In reading this book, you get the feeling of being a passenger on the Dinty W. Moore journey of Discovery, this trip: Buddhism!
By being allowed to come along the journey we get to experience a variety of sights and shows as we are bussed/driven/ferrried/flown along to see different locations and people in the various paths of the American Buddhist scene.
And what a journey it is.
Moore learns to sit and count his breaths at a Zen retreat, sets up a Buddhist altar in his home, visits a Tibetan Buddhist community, meets a Jesuit priest who teaches Zen, Meets a woman who runs a business that makes meditation cushions, studies a copy of Mindfulness in Plain English at a Theravada retreat led by its author, and meets His Holiness the Dalai Lama.
And thats just some of the things we encounter in his travelogue.
The Writing, throughout the book is easy to read, conversational with loads of observations that are humourous, honest, selfrevealing and insightful.
Add to that that it is an good surfacesurvey of the landscape, and you have yourself a book worth reading.
But as to all chartertravelling theres an downside.
Yes, there is sights, shows and whatnot, but if you are looking for something more look elsewhere.
This is a quiet journey towards insight.
Perhaps too low-key for eager inquirers as it is a bit shallow at times.
Moore might have a very witty writingsstyle, and i must confess i laughed out loud more than a couple of times, some of the jokes are more of insidejokes.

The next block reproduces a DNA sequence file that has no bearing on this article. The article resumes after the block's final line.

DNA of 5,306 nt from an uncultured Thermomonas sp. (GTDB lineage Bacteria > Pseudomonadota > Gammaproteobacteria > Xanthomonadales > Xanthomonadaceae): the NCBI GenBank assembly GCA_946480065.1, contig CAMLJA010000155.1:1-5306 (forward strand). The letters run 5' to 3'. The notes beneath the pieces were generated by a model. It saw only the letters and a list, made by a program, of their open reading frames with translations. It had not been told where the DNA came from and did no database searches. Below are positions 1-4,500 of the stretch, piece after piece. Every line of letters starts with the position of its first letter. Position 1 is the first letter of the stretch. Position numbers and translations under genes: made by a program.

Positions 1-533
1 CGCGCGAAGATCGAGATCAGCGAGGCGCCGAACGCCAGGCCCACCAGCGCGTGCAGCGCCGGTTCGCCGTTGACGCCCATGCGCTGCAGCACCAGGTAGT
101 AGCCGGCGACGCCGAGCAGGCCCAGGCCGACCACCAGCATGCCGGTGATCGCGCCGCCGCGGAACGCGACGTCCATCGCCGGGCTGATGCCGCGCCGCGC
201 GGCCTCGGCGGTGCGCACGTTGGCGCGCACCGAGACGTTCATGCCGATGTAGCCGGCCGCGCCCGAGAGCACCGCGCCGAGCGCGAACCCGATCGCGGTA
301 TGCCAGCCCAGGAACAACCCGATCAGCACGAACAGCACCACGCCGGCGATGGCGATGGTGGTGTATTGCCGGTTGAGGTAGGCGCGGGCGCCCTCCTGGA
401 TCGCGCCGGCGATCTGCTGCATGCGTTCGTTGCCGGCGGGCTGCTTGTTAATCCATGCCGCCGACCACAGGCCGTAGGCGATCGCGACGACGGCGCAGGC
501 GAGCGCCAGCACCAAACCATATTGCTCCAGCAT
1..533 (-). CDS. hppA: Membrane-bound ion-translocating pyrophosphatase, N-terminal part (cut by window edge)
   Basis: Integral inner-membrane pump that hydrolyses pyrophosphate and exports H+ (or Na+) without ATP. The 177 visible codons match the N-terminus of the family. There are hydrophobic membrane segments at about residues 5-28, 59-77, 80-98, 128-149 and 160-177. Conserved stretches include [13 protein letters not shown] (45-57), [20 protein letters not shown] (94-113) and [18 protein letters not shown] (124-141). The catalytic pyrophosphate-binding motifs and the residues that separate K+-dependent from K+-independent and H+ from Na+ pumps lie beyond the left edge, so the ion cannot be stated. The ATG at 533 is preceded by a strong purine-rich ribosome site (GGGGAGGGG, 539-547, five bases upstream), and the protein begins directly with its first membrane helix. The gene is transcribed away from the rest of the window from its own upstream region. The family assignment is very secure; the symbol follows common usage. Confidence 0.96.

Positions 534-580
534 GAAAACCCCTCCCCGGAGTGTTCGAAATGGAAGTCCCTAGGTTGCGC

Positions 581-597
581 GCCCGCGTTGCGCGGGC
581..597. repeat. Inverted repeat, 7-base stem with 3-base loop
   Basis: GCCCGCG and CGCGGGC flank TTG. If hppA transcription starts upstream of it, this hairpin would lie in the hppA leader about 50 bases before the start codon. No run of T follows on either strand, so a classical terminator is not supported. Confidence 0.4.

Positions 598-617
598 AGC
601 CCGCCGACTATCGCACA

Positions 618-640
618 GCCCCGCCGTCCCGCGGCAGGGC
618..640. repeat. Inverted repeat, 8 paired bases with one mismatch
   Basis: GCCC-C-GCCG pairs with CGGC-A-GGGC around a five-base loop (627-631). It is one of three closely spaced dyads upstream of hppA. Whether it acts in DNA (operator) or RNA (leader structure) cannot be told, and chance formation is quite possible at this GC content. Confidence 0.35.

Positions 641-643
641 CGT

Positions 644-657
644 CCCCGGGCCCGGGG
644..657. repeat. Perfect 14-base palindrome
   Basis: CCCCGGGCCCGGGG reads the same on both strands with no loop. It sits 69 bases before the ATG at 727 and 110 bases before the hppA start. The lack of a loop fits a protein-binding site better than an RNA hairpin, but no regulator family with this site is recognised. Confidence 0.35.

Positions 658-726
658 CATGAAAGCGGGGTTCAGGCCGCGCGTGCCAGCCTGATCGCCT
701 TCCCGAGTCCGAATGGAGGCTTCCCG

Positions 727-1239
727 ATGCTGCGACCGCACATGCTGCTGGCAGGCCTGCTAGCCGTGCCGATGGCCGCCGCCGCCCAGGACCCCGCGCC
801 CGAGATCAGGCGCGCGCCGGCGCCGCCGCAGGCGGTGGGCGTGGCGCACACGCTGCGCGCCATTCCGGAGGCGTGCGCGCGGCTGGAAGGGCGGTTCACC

The depth he goes in to each stop on the journey is sometimes not enough time even to get to the bathroom..
That being said, Moore's journeyjournal is valuable on an entirely different, perhaps unintended, account: as a travelogue detailing the tremendous diversity that is American Buddhism.
In the last chapter, a real nugget, he discusses the landscape of Buddhism and how we and it can coexist and benefit from each other .
He shows us the geography of Buddhism, American style, and discusses it in short bursts, Moorestyle.
And its this Moorestyle that makes this book a good book. There is numerous books on ”innerjourneys” and the like, but there is only a few good men, and Moore has the rare ability to be both sincere about religion and good-humored about the human condition.
Moore concludes, as i'd like to too, as i'm coming to a close that, concerning God's existence, he's not going to worry. "If there is a God, I should live my life according to principles of kindness, compassion, and awareness, and if there is no God, well then i should live my life according to principles of kindness, compassion and awareness anyway. How wonderfully simple. How Buddhist.”